reimbursement is only awarded for the number of acts of legal service as specified in the regulation (consultation with the client, sending of a pre-trial notice, attendance at an oral hearing, submission of a statement with the court, etc.); and
the reimbursable amount for each act of legal service is, simply put, calculated as a percentage of the value of the dispute (however, the higher the disputed amount, the lower the percentage).
In many cases, the reimbursement of legal costs does not cover the actually incurred cost of legal services.
What, if any, are the collective redress (e.g. class action) mechanisms in your jurisdiction?
In compliance with European Union Directive No. 2020/1828, dated 25 November 2020, on representative actions for the protection of the collective interests of consumers, a law on class actions is currently being prepared. Unfortunately, the legislative bill has not yet even been proposed in Parliament and is still being drafted and discussed.
What, if any, are the mechanisms for joining third parties to ongoing proceedings and/or consolidating two sets of proceedings in your jurisdiction?
Czech law distinguishes 3 different mechanisms for joining third parties – main intervention, supportive intervention and consolidation of proceedings.
Main intervention – anyone who claims to be the holder of a right that is subject to a pending proceeding between other parties, may petition both parties of the pending proceeding to join thereto and become third independent party therein. Subsequently, the court will decide to which party the claimed right belongs, resolving the issue complexly.
Supportive intervention – anyone who claims that they have a legal interest in supporting either the plaintiff or defendant in an ongoing proceeding may join thereto, either on the side of the plaintiff or defendant. The court will rule on the admissibility of such intervention only upon a motion of either of the original parties.
Consolidation of proceedings – the court may order the consolidation of two or more proceedings into one proceeding in the interest of procedural efficiency.
Are third parties allowed to fund litigation in your jurisdiction? If so, are there any restrictions on this and can third party funders be made liable for the costs incurred by the other side?
Third-party funding is not specifically regulated by Czech law. Given the lack of regulation, the third-party funder is also not directly liable for the costs incurred by an opposing party and does not even need to be disclosed.
What has been the impact of the COVID-19 pandemic on litigation in your jurisdiction?
As in many other countries, the pandemic had a negative impact on court and other proceedings, causing delays particularly due to the inability to hold oral hearings and other restrictions imposed by the government. Nevertheless, the length of such delays is highly individual.
What is the main advantage and the main disadvantage of litigating international commercial disputes in your jurisdiction?
According to the European Union statistics, the average duration of Czech civil litigation proceeding is one of the shortest among all member states. Most cases before the district courts are resolved within 12 months from the filing the statement of claim and appellate proceedings last about 6 months on average.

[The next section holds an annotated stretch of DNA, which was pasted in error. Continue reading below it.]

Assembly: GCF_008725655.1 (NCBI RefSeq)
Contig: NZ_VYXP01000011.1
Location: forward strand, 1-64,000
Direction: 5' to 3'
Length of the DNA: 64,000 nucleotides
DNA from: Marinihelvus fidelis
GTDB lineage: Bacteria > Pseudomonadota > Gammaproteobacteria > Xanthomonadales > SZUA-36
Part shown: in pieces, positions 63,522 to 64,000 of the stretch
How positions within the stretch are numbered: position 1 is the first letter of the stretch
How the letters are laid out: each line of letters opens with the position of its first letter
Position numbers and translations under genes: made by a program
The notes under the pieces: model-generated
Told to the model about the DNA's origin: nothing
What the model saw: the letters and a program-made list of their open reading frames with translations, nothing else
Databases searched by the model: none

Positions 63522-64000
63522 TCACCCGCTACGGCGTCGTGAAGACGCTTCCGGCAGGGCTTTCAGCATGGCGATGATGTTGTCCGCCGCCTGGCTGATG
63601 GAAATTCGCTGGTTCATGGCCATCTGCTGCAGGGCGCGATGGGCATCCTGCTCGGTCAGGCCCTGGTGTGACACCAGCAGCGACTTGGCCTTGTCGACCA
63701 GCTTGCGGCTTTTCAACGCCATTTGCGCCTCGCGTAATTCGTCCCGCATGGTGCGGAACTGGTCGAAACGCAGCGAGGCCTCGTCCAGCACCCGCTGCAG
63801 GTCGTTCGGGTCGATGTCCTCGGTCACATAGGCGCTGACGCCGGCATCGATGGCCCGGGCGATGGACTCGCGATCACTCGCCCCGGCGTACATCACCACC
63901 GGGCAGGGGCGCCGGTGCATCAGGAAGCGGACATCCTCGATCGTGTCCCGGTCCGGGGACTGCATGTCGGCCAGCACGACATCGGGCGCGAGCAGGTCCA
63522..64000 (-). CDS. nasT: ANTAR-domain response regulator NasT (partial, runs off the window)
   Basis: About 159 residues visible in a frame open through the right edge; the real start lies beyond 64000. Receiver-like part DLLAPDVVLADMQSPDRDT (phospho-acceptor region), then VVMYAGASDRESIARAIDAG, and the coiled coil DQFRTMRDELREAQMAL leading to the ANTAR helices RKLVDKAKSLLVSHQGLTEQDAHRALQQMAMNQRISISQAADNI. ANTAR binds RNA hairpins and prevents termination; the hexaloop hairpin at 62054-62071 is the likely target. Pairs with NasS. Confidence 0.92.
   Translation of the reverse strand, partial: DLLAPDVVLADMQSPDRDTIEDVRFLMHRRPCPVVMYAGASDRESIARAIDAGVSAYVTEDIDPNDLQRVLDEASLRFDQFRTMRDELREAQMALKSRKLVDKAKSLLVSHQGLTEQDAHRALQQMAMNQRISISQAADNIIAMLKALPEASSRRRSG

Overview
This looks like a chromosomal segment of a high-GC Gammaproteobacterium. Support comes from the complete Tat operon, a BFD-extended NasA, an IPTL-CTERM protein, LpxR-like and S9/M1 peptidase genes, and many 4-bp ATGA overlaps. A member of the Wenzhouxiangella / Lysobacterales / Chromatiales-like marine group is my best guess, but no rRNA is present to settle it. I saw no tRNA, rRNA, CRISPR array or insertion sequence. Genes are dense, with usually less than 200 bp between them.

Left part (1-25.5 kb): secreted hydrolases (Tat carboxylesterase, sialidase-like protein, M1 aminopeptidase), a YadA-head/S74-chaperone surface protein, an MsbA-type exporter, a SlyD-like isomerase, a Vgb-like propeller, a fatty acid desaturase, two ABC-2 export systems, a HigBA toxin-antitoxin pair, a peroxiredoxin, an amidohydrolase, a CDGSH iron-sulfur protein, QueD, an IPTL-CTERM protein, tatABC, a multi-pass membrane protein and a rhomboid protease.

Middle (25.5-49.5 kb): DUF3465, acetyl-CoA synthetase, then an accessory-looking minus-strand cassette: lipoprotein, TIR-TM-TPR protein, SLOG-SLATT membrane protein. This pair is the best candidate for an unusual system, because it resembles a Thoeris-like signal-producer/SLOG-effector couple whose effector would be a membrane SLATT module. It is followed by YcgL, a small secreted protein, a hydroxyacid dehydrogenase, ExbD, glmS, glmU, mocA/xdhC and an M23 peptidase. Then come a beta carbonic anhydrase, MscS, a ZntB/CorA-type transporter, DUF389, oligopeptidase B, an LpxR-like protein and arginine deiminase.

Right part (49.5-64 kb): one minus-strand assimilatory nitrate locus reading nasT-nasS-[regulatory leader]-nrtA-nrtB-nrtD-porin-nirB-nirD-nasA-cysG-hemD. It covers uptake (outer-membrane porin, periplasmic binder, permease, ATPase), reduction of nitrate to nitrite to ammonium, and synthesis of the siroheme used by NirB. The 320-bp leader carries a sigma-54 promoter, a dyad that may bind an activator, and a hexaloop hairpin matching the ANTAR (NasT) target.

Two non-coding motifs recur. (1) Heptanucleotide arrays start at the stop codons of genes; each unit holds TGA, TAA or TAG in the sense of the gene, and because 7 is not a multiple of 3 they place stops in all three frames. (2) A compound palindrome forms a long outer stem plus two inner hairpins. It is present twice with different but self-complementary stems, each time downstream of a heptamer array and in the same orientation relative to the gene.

Another advantage is the existence of accelerated procedures (see question No.: 11 above), e.g. the payment orders are usually issued within 1-2 months after the statement of claim is filed.
On the other hand, the justice system is composed almost exclusively of career-judges who often have no out-of-court experience, which may sometimes lead to more formal and less business-orientated judgments, although formalistic approach is often rejected by the higher courts. The proceedings may also be prolonged by (repeated) appeals or objections of procedural nature.
In comparison, arbitration proceedings are generally faster, less formal and may result in more business-oriented decisions. Thus, the Prague Arbitration Court attached to the Economic Chamber of the Czech Republic and Agrarian Chamber of Czech Republic is also regularly used by the parties to administer commercial disputes.
What is the most likely growth area for commercial disputes in your jurisdiction for the next 5 years?
Due to European Union regulation, the Czech Republic must pass the above-mentioned class action act that has so far been missing. Thus, a rise in class action suits can be expected (depending on the final wording of the future law).
Moreover, the Russian aggression against Ukraine and rising inflation have affected many supply chains and caused great disruption. These disruptions may lead to the rise of the related commercial disputes.
Finally, interesting commercial disputes may arise in connection with the European energy crisis – the fall and insolvency of several large energy distributors and solar-panel-installation companies has already occurred, leading to various commercial and consumer disputes.
What, if any, will be the impact of technology on commercial litigation in your jurisdiction in the next 5 years?
The electronic data box communication system has been used for years and it is a preferred means of communication with the courts among Czech professionals. The system is also being constantly improved, e.g. to enable the sending of high-volume messages.
The electronic collection of laws authorised by the state and electronic court files are in preparation. The latter, together with the improvements of the data box system, will significantly decrease the number of hard-copy filings.
In the coming years, we can also expect a deeper artificial intelligence implementation into legal work, which is rather at the beginning in the Czech conditions.